An Investigator Meeting is usually a sponsor’s job, but a CRO may also be delegated with this task. For many from the industry, investigator meeting is much targeted and criticized for overspending. It is argued that these meetings are generally hosted to lure investigators in clinical trials but if we try to understand the need of such events they are much more fruitful than being thought of.
What is an investigator meeting? It is nothing but a group meeting conducted on behalf of sponsor/CROs to train investigators and their lead clinical trial staff on trial related activities, standard operating procedures and to discuss the applicable regulatory picture. The content of an investigator meeting is usually trial specific, nevertheless a common agenda, on SOP’s, Adverse Event Reporting, Source Documentation etc are also discussed.
The meeting has multiple sessions on each aspect of the clinical trial, wherein the pros and cons of trial related activities are discussed. The discussion is also extended towards highlighting the expected issues that investigators may face and how to deal with them.
An investigator meeting ensures to:
• Ensure that all investigators have an understanding of how to conduct the trial in strict compliance with the protocol, SOP’s, guidelines and applicable regulations.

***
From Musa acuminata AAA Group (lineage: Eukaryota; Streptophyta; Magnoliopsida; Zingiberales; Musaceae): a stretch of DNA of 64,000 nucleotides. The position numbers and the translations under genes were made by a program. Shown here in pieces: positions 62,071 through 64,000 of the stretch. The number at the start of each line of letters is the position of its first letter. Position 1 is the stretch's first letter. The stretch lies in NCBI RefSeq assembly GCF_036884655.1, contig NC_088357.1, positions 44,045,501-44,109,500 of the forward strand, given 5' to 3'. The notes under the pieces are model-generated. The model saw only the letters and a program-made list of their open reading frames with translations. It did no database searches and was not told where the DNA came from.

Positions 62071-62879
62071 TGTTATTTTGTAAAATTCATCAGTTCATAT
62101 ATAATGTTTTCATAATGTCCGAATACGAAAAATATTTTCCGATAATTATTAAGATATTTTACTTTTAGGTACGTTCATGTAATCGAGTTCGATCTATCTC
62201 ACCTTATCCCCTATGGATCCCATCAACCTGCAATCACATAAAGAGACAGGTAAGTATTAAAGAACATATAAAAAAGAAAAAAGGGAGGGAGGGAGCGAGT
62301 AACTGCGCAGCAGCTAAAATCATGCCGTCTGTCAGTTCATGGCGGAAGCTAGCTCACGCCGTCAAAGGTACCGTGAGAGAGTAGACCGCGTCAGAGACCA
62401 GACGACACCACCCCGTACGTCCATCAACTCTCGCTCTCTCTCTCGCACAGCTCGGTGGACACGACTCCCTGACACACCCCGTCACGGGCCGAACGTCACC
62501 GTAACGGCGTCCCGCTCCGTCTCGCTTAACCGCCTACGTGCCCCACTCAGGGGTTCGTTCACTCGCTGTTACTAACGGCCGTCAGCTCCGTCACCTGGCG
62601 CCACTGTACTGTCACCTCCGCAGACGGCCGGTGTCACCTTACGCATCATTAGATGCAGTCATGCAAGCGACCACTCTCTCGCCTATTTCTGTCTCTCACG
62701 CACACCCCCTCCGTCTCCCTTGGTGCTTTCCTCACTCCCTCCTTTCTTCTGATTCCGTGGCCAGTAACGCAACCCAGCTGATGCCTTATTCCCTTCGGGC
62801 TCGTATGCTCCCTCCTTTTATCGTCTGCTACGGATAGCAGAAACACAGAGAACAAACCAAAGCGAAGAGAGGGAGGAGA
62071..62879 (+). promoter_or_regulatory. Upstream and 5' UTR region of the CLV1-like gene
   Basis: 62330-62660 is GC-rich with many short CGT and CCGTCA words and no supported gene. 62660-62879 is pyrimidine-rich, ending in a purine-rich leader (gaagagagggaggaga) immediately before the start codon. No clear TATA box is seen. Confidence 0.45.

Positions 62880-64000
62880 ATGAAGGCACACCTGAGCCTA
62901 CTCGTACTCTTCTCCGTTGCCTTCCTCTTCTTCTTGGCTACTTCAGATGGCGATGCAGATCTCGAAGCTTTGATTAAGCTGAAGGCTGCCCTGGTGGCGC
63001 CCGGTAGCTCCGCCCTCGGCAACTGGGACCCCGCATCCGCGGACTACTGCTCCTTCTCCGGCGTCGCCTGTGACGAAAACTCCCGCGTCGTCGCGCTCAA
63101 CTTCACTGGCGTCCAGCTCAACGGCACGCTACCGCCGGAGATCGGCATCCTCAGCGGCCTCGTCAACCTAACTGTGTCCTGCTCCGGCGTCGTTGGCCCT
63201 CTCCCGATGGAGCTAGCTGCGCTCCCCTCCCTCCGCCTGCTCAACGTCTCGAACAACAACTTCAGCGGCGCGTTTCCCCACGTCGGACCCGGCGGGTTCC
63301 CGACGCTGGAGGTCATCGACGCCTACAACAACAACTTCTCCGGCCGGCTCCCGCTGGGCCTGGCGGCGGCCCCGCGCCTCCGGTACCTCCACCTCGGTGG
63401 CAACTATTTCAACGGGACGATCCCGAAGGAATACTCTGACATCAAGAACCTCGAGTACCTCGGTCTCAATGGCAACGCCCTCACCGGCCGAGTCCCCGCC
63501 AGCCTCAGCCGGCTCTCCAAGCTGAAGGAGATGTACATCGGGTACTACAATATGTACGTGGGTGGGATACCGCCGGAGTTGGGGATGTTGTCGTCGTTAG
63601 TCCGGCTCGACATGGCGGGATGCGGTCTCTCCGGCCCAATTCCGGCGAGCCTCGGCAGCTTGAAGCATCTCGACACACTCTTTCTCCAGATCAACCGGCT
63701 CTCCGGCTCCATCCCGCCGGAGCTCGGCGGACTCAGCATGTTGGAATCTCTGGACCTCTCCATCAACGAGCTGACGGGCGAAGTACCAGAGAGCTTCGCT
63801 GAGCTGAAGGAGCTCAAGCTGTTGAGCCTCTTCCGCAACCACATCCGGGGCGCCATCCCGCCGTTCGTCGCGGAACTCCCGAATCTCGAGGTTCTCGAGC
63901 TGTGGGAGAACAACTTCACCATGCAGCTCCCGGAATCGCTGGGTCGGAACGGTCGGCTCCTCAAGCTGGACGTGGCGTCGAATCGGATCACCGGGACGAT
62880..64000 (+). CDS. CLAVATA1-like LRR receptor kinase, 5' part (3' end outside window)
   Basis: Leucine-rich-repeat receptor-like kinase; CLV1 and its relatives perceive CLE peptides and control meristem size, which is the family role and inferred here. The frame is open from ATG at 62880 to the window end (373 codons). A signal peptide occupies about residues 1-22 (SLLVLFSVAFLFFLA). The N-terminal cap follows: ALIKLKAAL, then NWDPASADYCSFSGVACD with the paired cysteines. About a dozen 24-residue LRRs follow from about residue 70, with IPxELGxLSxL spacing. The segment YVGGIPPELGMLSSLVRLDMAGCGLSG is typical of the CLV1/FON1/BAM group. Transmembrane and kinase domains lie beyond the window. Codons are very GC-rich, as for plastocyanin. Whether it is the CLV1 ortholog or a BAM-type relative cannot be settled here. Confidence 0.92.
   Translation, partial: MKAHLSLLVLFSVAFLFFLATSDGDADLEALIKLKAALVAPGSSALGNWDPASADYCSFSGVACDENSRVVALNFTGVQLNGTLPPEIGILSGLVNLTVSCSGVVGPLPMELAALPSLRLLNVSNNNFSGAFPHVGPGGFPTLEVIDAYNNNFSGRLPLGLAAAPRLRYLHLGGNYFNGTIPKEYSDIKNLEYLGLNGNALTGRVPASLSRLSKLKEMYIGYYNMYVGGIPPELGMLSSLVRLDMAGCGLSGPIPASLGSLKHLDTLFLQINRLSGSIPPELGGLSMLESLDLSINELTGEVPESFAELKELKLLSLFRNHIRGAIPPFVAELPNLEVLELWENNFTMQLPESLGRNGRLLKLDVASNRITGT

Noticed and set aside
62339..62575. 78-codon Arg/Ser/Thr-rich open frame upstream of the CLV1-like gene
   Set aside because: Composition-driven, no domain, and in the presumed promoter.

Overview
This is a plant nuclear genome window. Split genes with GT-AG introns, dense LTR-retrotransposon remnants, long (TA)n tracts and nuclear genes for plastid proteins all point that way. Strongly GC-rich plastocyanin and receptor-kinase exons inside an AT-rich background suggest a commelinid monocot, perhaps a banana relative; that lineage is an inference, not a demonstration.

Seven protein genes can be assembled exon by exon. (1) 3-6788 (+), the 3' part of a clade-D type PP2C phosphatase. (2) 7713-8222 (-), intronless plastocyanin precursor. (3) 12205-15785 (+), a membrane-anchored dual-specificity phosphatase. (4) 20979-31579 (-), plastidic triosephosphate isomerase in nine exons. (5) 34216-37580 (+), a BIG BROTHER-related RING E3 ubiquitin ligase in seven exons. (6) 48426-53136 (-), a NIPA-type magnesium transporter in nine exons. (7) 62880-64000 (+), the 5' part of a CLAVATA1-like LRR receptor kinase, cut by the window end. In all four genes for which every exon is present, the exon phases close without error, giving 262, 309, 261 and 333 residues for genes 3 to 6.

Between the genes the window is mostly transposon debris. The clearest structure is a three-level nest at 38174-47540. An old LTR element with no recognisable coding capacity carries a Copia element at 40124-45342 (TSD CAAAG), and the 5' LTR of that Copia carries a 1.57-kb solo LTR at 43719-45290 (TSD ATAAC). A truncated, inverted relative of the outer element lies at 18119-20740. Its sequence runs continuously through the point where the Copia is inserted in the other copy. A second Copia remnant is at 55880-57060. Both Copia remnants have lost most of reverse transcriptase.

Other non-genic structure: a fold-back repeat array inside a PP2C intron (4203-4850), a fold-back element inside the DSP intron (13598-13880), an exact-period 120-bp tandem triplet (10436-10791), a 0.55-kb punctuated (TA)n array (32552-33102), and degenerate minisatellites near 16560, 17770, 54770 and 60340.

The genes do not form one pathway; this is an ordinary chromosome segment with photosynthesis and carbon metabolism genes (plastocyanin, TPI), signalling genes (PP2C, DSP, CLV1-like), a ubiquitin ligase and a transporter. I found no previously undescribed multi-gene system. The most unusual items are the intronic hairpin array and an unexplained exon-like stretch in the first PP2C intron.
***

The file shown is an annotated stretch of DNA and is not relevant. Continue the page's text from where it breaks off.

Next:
• To introduce the investigators with Case Report Forms (CRFs).
• Document the responsibilities of all participating investigators and its staff and train them prior to the start of the trial.
• Discuss the study protocol in detail.
• Facilitate communication between investigators.
The ICH guideline for GCP states that investigators “should ensure the accuracy, completeness, legibility, and timeliness of the data reported to the sponsor in the CRFs” (4.9.1). It is the Investigator Meeting that provides a CRO a premier opportunity to present the clinical trial team to a sponsor. Hence effective execution of IM is perceived as a reflection of the team’s capabilities.
1) ICH – International Conference on Harmonisation Good Clinical Practices, Jan 21st 2012, http://